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I am studying Automata and stuck in a question that says: Is the following a regular set {a^p, where p is prime} U {even-length strings}?

As we see here this language consists of two sub-languages. The left side one is infinite, and by using prove by pumping lemma, we will wind up that it is not regular. However, the right side one is also infinite but we can build the fsa for it and the regular expression is ((0+1)(0+1))*. So, it regular language.

What I stuck in is that When we Union regular language with non-regular language what is the the final result will be????

From the OR truth table it says to return TRUE value, either of them TRUE or both.

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  • $\begingroup$ "From the OR truth table it says to return TRUE value, either of them TRUE or both." -- which table?! $\endgroup$
    – Raphael
    Apr 7 '16 at 15:31
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    $\begingroup$ For questions like the one in the title, simple examples are worth doing. In this case, empty and everything are both regular. $\endgroup$
    – Louis
    Apr 7 '16 at 15:36
  • $\begingroup$ @Raphael I mean by the truth table is the one that we studied in Logic Design. $\endgroup$
    – mab.330
    Apr 7 '16 at 15:48
  • $\begingroup$ As Raphael answered, there's no simple rule. Some special cases are trivial, though: $E=\varnothing$ is regular, so if $L$ is non-reguar, then $E\cup L$ will be non-regular. On the other hand, $F=\Sigma^*$ is regular so $F\cup L$ will be regular (for any $L$). $\endgroup$ Apr 7 '16 at 18:13
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There is no simple rule.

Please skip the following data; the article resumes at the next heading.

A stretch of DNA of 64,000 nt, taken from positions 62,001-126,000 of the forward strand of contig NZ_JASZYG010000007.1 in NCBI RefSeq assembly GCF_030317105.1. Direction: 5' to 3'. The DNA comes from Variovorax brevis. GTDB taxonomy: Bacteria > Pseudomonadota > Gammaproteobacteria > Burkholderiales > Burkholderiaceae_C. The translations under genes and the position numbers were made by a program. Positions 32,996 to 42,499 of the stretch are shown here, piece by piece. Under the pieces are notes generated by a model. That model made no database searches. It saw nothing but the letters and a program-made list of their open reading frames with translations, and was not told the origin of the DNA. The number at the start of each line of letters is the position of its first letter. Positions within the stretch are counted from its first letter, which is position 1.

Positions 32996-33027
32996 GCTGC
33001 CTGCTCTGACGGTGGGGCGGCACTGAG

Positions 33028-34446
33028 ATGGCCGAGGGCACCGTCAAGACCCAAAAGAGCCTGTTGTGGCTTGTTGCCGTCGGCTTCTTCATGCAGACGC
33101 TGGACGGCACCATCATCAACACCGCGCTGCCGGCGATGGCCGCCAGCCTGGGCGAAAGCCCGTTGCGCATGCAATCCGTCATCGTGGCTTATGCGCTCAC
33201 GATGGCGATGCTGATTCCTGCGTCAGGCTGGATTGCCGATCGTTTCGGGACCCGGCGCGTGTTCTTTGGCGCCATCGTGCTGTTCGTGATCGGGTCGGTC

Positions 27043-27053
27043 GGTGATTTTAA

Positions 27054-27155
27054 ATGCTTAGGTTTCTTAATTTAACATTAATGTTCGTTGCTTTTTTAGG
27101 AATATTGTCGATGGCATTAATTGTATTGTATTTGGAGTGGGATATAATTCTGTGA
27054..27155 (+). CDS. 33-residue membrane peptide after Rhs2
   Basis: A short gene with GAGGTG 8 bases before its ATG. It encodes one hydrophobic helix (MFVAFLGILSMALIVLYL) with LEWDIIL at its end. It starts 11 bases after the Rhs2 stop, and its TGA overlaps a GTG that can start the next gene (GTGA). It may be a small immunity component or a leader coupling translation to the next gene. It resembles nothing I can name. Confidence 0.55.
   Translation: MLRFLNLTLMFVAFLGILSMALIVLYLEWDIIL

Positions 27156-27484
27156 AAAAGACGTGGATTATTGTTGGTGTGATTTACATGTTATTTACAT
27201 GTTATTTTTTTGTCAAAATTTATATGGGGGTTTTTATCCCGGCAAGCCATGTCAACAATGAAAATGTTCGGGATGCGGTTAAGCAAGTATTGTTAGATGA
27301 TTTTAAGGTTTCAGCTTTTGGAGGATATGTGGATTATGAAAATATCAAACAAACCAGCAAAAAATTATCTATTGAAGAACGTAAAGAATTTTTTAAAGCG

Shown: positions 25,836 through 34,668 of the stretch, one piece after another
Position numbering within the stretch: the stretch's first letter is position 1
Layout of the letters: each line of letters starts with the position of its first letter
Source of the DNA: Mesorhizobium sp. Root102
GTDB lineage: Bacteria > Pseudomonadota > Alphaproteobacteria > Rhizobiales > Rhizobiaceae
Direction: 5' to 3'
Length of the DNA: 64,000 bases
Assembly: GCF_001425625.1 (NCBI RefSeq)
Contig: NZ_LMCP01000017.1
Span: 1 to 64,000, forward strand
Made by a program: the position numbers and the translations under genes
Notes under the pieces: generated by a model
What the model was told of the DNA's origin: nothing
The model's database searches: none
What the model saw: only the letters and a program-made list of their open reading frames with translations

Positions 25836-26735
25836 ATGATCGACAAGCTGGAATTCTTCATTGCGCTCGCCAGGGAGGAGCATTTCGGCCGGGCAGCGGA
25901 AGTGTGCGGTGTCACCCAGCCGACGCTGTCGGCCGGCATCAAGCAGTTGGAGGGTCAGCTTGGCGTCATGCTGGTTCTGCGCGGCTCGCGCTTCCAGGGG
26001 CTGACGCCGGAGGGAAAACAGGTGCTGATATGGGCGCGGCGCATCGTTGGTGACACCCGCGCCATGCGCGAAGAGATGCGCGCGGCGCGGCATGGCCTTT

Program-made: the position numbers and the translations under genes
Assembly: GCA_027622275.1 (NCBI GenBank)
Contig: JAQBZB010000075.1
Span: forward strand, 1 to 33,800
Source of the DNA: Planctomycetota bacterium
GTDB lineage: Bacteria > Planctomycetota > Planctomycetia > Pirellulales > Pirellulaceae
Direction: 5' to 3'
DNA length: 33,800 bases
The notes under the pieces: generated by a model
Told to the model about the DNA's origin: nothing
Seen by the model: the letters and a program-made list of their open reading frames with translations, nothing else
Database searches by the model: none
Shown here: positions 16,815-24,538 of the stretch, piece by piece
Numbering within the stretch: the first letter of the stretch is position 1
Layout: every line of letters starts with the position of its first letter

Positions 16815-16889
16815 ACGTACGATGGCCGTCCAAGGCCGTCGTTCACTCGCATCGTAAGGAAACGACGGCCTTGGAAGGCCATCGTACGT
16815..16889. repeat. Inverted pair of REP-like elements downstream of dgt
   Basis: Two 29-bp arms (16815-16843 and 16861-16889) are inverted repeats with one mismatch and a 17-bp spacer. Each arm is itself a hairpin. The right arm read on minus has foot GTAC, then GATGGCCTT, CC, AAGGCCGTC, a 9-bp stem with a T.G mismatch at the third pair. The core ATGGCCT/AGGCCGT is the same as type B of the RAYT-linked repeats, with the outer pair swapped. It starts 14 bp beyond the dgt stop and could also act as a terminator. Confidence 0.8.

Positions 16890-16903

Consider the languages

  • $L_1 = \{ a^n b^n \mid n \geq 0\}$,
  • $L_2 = \{ b^n \mid n \geq 0 \}$, and
  • $L_3 = \{ a^n b^m \mid n,m \geq 0 \}$.

Clearly, $L_2$ and $L_3$ are regular while $L_1$ is not. Furthermore,

  • $L_1 \cup L_2$ is not regular but
  • $L_1 \cup L_3$ is.

Therefore, you will have to look more closely at the language at hand and maybe try to proof both claims. Our reference material can help you get started; feel free to post any specific questions about your attempts as new questions.

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  • $\begingroup$ Still something is not clear. I review the reference material but still didn't get a clear idea Why L1∪L2 is not regular while L1∪L3 is regular. $\endgroup$
    – mab.330
    Apr 7 '16 at 15:55
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    $\begingroup$ $L_1 \cup L_2$ isn't regular because we can still pump $a^nb^n$ strings; $L_2$ doesn't "add" any strings to the language that would cover the results of pumping. $L_1 \cup L_3$ is regular because $L_1 \cup L_3 = L_3$ ($L_1$ is a subset of $L_3$) and $L_3$ is regular. $\endgroup$
    – DylanSp
    Apr 7 '16 at 16:44
  • $\begingroup$ @mab.330 As DylanSp says, you prove it in the same way you prove that $a^nb^n$ is not regular. I think it's clear that you need to go back and review the material, maybe consult a second source. Did you look at that material I linked? $\endgroup$
    – Raphael
    Apr 7 '16 at 19:47

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